Thanks for all the info you share. My question is about inflation and how some things jumped in price. In particular I was wondering about ammo prices and the cost off a new car. I can do the math but was wondering what the actual jump in dollars was taking everything into consideration.
The way hyperinflation works has a few similarities whenever it goes out of control. For imports (or products that require a minimum amount of imported materials to produce) the price stays the same as it does abroad in relation to the more important currencies that haven’t gone down the drain.
In our case it was the dollar. Houses, cars, electronics, guns and ammo. It all stayed in dollars. Even today, in most cases those are priced in dollars. A new Glock costs 850 USD here. I’ve never since any gun store or shooter bother with how many pesos it is worth. Of course as the exchange rate changes you need more and more local currency to keep up, 1:3, 1:3.5 1:4 The exchange rate is the actual index of how poor your getting. Since prices (even in pesos) keep up with the dollar, the exchange rate gives you an idea of how poor the country and its population gets. Even for locally produced goods like meat, they are internationally priced as well because they can always be sold to Europe and other foreign markets. The peso goes up or down in relation to the US dollar? Local prices follow according.
If something like this ever happens in US, of course the currency of comparison will be the Euro. No one cared about the European currency a couple years ago, but people sure took notice in October 2009 when it reached 1 Euro: 1.5 USD. As of right now the exchange is 1.27 which isn’t that bad. If it ever gets to 1:2 , know that it will soon go up to 1:3 or 1:4 as people rush to a safer currency. 1.5 was pretty bad for a country like USA.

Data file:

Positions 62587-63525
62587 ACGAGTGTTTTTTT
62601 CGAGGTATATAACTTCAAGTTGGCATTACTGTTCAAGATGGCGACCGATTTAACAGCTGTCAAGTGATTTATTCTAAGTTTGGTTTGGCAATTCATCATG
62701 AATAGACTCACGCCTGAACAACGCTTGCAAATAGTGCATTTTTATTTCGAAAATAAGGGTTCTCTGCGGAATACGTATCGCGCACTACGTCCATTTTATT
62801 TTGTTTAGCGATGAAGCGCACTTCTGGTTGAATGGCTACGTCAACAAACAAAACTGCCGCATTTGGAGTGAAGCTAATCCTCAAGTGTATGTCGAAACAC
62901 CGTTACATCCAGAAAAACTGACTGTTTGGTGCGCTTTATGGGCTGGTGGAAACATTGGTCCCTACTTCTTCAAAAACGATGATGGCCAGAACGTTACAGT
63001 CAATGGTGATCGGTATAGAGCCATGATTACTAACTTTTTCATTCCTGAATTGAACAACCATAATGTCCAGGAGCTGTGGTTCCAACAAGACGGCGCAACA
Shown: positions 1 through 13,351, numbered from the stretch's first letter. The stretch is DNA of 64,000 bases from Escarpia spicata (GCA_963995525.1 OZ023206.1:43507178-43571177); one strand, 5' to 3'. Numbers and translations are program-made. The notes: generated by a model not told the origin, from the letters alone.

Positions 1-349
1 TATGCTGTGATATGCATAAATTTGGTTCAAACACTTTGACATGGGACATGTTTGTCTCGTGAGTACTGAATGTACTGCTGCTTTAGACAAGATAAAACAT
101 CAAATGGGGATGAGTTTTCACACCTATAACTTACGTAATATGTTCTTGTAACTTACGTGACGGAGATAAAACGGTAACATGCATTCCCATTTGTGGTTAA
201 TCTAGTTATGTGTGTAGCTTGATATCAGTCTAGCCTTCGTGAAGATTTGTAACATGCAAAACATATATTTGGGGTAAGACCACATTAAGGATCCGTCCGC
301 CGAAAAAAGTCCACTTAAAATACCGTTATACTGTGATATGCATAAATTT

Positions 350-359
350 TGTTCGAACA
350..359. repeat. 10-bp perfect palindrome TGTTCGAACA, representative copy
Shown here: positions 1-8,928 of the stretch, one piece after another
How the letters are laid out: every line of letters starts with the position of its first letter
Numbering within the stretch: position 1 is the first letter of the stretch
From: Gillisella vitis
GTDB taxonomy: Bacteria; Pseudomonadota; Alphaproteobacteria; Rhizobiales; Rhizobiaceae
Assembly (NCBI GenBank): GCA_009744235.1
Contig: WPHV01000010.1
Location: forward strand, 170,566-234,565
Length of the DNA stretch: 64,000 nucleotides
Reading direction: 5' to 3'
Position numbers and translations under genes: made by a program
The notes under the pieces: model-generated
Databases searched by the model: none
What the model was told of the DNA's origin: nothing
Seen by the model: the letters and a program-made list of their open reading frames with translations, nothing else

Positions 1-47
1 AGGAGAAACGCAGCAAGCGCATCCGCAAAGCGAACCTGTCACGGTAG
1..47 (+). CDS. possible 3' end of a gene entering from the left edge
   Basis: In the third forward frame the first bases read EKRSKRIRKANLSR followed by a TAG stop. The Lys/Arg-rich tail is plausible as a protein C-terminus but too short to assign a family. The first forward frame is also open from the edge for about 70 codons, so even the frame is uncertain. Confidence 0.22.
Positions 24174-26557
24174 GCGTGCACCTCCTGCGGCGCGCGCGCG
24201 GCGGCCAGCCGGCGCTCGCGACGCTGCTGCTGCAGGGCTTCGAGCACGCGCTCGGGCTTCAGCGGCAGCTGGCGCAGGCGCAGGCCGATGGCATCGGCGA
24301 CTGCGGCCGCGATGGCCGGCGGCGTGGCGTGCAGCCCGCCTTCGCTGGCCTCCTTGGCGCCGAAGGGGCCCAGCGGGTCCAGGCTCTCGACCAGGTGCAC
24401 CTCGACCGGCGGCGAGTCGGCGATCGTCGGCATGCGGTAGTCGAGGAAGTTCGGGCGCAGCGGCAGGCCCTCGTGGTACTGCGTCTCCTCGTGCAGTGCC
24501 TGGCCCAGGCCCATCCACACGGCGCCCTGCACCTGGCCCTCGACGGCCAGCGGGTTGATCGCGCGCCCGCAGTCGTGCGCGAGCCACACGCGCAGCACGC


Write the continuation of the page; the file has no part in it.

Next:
Regarding ammo prices, as I said before they are priced in dollars and local brands, even though priced in pesos, keep up to the dollar and then some. Ammo here is usually twice as expensive as in USA. Again that’s another number to keep in mind and go buy.
No matter if its South America or Africa, a good index to somewhat guess the price to expect after an economic collapse is the price in foreign currency x 1.5 or some cases x2. This is because a) it has to be imported and usually the government going to hell tries to protect its industry with heavy taxation to imports b) Scarcity. Few people can pay expensive prices, so the product is somewhat scare. Hey, if you can pay for that you probably have money, so why not pay more?. This is why a Glock costs 850 bucks and ordinary cars costs easily twice as much as in USA. This means that maintaining the same lifstyle level will be more expensive in the collapsed country than in the one that didn't go down. How can this be explained? Most people wont be living up to those standards. Most people will be poor, and the elite left wont care much one way or another, the thin line in between will often leave the country or stay strugling.
Because of all this, gold and silver are of particular interest to survivalists. Right now since we are already involved in a global crisis, gold price is affected also by both increased demand and the belief that its safe ground to stand in the future as well. Because of this silver is still a precious metal that protects your savings against devaluation but you’re not paying that much prime as you do with gold.